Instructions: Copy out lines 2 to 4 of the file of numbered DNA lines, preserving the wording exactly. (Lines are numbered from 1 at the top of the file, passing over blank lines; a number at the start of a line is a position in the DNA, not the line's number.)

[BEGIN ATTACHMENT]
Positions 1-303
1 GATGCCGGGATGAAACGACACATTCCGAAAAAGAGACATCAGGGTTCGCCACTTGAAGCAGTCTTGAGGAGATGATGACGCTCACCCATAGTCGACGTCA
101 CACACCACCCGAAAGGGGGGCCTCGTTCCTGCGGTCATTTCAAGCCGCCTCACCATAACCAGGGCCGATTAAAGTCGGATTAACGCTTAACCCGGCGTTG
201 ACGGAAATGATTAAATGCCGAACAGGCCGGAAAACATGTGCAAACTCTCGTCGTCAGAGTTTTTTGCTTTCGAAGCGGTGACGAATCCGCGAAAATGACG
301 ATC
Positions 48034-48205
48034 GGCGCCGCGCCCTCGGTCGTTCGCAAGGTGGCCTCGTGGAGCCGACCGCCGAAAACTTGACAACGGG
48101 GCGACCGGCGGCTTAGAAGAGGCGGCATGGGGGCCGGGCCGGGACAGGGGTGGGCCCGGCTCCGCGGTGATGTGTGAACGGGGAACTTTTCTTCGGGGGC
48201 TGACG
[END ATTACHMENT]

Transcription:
1 GATGCCGGGATGAAACGACACATTCCGAAAAAGAGACATCAGGGTTCGCCACTTGAAGCAGTCTTGAGGAGATGATGACGCTCACCCATAGTCGACGTCA
101 CACACCACCCGAAAGGGGGGCCTCGTTCCTGCGGTCATTTCAAGCCGCCTCACCATAACCAGGGCCGATTAAAGTCGGATTAACGCTTAACCCGGCGTTG
201 ACGGAAATGATTAAATGCCGAACAGGCCGGAAAACATGTGCAAACTCTCGTCGTCAGAGTTTTTTGCTTTCGAAGCGGTGACGAATCCGCGAAAATGACG